You can also trim it and make it into pampas grass decor you can display in your home too.

4. Maiden grass

A bunch of maiden grass with gray fluffy heads and green stems in a backyard with bright green trees behind them

(Image credit: Getty Images)

If you live in an area that gets plenty of rainfall or have damp, low-lying areas in your lawn, Ryan says maiden grass is the way to go.

Dan adds, “It has long, narrow blades and in the fall, it produces fluffy, silver-white flowers that are truly beautiful.”

For example, this Florida Foliage Maiden Grass Morning Light from Walmart is elegant, sun-loving, and drought resistant.

5. Japanese forest grass

A bunch of light green Japanese forest grass cut in a circular shape with white and pink small flowers below it and gray pavement next to it

(Image credit: Getty Images)

For those looking for big and beautiful grass with a tropical vibe, Japanese forest grass could be a great option.

“Japanese forest grass is distinguished by its cascading form and bright green foliage,” says Ross Hulstein, landscaper at Enviroscapes.

“Plant in moist, well-drained soil in partial to full shade and keep soil consistently moist, especially during hot and dry periods,” he adds.

He suggests dividing it into clumps in order every few years to prevent overcrowding. If you haven't got any yet, this Sacred Roots Japanese Forest Grass Kit from Walmart has everything you need to get started.

How to grow ornamental grasses

Most grasses will need a sunny spot in well-drained soil and don't need much maintenance. 

Simply dig holes exactly the depth of the potted plants you've bought and plant so that the base of the plant is level with the ground.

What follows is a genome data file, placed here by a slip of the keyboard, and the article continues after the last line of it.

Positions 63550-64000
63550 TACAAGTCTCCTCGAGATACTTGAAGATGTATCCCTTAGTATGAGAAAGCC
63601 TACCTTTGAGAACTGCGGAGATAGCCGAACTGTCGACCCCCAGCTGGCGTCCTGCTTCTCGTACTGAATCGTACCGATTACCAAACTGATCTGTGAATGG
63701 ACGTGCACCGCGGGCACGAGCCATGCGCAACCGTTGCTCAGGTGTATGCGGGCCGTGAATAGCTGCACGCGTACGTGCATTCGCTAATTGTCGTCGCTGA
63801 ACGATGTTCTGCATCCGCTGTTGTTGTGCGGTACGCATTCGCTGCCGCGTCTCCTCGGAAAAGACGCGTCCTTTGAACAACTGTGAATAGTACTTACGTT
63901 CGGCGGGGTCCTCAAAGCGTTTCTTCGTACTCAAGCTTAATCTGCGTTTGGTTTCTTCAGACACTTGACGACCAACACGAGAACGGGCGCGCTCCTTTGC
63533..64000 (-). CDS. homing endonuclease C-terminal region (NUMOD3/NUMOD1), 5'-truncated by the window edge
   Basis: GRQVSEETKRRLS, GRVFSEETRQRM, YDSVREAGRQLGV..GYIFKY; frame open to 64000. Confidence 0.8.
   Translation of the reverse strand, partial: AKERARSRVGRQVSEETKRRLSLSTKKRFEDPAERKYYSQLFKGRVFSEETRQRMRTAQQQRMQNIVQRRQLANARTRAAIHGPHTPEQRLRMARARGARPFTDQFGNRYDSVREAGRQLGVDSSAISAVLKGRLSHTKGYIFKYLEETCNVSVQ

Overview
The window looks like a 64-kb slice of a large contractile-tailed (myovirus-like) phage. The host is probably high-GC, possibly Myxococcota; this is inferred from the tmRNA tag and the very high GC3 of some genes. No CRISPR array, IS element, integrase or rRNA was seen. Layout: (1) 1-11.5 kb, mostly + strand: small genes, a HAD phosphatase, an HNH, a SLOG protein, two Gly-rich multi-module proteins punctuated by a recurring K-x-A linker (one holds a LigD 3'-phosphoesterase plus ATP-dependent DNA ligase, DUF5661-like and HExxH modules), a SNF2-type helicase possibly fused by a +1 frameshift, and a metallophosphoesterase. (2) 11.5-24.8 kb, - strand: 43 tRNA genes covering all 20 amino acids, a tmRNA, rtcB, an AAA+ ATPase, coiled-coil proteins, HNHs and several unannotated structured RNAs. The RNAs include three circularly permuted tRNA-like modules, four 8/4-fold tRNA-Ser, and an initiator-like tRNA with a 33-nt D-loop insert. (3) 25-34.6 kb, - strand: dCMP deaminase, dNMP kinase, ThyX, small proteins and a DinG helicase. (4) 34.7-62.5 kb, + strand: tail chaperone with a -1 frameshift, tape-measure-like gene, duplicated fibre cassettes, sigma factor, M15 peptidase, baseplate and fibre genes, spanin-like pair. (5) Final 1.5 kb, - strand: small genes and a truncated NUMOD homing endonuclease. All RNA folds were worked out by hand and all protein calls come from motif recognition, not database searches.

“One of the real advantages of ornamental grasses is that, as long as you choose grasses that are a good fit for your climate and yard, they're incredibly low-maintenance plants,” says Ryan.

He continues, “Most won't need much watering or mowing, outside of cutting down the dead growth in late fall or early spring. The trick is finding the right kind.”

You can always learn how to mow grass if you aren’t confident in doing so.

What to consider when choosing ornamental grasses

Ornamental grasses come in a dizzying range of varieties; some grow tall (if you see 'gigantea' in the tile, it's guaranteed to be a tall-growing type), while others stay compact and close to the ground. 

To really make the most of them in your borders, experiment with a few tall ones in the background and the low-growing ones in the foreground.

It's also worth noting that while many ornamental grasses are deciduous and will completely die back for the winter, others are evergreen, providing invaluable interest for fall and winter borders. 

Helpful ornamental grass buys

If you want to get started on planting and growing ornamental grass, these buys will help you do just that.

The prices below were correct at the time of publishing this article. 

By learning how to plant ornamental grasses, you can create a space in your backyard that feels calm and relaxing, thanks to the easy and breezy blades.

If you’re now feeling all green-fingered, these are the best flowers to grow in pots both indoors and outdoors. For those with inside space only, these are the best plants for indoor gardens.

Eve Smallman
Staff Writer

Hi there! I’m a staff writer at Real Homes. I've been a lifestyle journalist for over five years, previously working as an editor across regional magazines. Before this, I graduated from Nottingham Trent University a degree in journalism, along with an NCTJ gold diploma. I love running, decorating my rented Victorian home, and discovering new cheeses.